California Rail Hazmat Fee Illegal, Railroads Say

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By Carolyn Whetzel

Aug. 2 — California's new fee on rail deliveries of crude oil and certain other hazardous materials is illegal, the nation's two largest railroad companies said in a lawsuit ( BNSF Railway Co. v. California State Board of Equalization, N.D. Cal., No. 16-cv-04311-JCS, 7/29/16 ).

Filed in federal court in San Francisco, the complaint challenges a newly approved regulation requiring railroad companies to collect from their customers $45 for each rail car carrying 25 specified hazardous materials into the state. To be paid to the state's Board of Equalization, the fee is earmarked to help the state prepare for hazardous material incidents.

The federal ICC Termination Act of 1995, the Hazardous Materials Transportation Act and the Railroad Revitalization and Regulatory Reform Act of 1976 preempt the fee implemented under S.B. 84, a budget bill enacted in 2015, the complaint said.

Plaintiffs want an order blocking the state from collecting the fee.

“This hazmat charge defies federal law and economic logic,” the complaint filed July 29 by BNSF Railway Co. and Union Pacific Railroad Co. said. “If exclusive federal jurisdiction over the economic relationship between railroads and their customers means anything, it means that a State cannot establish the charges to be collected for rail transportation, order a railroad to collect them from its customers, and depress rail revenues and customer demand in the process.”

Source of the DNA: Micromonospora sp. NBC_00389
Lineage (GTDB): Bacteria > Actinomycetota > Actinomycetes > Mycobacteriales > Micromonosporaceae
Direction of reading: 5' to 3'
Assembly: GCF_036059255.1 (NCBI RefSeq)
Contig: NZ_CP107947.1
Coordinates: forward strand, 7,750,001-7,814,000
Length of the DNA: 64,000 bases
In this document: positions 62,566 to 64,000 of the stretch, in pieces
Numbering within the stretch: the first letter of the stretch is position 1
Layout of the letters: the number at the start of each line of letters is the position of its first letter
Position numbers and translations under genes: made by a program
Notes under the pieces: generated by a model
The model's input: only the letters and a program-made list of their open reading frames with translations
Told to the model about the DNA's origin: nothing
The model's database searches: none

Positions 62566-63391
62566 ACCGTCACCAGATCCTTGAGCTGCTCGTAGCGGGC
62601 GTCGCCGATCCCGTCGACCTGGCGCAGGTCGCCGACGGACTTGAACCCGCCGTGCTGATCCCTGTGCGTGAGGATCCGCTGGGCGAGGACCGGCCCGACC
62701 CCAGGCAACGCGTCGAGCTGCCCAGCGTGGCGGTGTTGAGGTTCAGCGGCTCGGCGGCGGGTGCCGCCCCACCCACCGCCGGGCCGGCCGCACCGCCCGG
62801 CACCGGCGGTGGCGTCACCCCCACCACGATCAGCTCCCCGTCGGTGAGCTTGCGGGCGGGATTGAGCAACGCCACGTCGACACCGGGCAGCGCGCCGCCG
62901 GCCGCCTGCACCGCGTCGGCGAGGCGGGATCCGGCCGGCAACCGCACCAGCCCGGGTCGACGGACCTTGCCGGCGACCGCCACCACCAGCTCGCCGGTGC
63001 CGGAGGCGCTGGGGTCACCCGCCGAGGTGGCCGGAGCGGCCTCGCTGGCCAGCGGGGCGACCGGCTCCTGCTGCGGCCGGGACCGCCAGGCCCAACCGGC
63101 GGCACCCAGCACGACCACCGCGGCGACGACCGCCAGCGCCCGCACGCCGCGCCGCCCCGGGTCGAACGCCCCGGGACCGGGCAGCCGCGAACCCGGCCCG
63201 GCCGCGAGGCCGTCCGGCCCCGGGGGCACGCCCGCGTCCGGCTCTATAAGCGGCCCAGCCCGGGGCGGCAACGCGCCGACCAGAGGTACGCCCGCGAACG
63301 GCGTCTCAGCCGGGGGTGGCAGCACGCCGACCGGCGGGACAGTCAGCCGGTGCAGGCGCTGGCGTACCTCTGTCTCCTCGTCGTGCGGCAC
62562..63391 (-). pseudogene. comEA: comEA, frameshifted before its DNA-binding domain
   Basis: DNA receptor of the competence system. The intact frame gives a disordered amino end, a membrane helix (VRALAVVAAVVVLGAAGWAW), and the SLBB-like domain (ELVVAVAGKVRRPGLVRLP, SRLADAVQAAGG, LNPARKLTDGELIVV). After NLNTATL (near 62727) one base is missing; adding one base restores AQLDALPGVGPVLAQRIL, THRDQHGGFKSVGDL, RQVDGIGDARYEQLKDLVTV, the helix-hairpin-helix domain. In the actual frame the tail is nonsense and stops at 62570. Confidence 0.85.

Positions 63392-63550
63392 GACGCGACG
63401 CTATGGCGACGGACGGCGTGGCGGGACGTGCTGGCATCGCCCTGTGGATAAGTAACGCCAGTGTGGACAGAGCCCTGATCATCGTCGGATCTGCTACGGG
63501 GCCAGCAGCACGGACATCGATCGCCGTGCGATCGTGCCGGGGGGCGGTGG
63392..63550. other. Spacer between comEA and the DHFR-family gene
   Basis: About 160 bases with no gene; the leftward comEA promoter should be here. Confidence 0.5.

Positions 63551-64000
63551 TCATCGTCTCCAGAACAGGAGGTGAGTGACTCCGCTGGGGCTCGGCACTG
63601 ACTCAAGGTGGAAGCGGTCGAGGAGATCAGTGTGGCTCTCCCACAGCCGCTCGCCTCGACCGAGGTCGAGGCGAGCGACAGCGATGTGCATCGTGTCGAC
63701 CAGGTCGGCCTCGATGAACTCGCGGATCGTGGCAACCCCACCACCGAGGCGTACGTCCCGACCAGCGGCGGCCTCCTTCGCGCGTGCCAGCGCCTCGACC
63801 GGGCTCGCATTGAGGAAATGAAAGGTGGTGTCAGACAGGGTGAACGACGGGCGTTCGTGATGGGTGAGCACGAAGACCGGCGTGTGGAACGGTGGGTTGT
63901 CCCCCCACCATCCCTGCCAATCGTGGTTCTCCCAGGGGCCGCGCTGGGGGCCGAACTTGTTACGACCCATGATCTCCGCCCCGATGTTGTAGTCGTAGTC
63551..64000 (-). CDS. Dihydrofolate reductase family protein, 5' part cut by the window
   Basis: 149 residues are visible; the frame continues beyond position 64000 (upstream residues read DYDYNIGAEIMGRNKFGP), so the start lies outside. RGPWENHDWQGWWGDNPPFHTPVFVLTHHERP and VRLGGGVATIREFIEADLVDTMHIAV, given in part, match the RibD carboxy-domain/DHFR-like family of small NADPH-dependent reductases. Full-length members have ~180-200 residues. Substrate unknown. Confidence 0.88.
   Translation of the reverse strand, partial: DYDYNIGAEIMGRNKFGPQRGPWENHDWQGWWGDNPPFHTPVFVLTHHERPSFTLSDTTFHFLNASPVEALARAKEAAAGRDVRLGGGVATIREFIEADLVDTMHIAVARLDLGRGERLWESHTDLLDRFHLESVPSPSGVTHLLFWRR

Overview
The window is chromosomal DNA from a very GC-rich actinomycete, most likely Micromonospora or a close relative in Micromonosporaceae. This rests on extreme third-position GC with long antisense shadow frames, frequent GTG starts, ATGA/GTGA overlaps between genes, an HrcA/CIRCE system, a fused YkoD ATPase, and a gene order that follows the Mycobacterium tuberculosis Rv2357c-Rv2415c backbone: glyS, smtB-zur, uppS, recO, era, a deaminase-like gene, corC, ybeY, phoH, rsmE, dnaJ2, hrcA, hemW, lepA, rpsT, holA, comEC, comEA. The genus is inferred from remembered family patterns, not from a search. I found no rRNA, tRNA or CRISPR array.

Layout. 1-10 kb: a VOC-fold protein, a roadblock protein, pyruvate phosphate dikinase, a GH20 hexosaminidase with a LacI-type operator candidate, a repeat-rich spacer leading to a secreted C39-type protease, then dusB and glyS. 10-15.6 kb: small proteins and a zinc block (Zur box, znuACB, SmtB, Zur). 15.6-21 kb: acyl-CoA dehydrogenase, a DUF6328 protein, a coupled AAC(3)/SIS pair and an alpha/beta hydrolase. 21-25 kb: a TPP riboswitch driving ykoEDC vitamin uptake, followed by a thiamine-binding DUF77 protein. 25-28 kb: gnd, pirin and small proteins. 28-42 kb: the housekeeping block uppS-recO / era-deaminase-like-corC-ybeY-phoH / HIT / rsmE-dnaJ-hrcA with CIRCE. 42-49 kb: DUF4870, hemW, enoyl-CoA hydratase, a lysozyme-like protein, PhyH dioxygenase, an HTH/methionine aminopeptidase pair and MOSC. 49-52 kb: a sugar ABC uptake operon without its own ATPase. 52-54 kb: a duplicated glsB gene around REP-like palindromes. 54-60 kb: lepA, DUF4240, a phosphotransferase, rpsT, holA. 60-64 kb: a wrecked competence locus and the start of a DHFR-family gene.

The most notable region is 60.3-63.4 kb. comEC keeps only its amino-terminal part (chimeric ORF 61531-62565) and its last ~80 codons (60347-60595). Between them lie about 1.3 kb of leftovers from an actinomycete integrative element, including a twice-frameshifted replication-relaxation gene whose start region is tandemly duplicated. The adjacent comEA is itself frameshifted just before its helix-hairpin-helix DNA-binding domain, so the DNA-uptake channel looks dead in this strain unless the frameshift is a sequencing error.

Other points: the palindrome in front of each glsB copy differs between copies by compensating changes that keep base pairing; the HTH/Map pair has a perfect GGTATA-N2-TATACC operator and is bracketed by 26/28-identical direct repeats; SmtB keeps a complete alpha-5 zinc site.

Chemicals Covered by Fee

California's Office of Emergency Services adopted the fee regulation in June. Expected to take effect later this year, the fee applies to rail cars containing acetonitrile, certain alcohols, anhydrous ammonia, ammonium hydroxide and calcium hypochlorite.

It also applies to chlorine, certain corrosive liquids, diesel fuel, environmentally hazardous substances, ethanol, gasoline, hydrogen peroxide, liquefied petroleum gas, liquefied gas, methanol, methyl ethyl ketone, nitric acid, petroleum crude oil, phenol, phosphoric acid, potassium hydroxide, propylene, sodium hydroxide, sulfuric acid, toluene and vinyl acetate.

California's fee only applies to rail deliveries, no other type of delivery of hazardous materials. The Interstate Commerce Clause and the federal hazardous materials law forbid states from discriminating against interstate commerce, the complaint said.

Benjamin J. Horwich of Munger, Tolles & Olson LLP is representing BNSF Railway. Union Pacific's counsel are from Sidley Austin LLP and include Carol Lynn Thompson and in-house attorney Melissa B. Hagan.

To contact the reporter on this story: Carolyn Whetzel in Los Angeles at

To contact the editor responsible for this story: Larry Pearl at

For More Information

A copy of the complaint is available at

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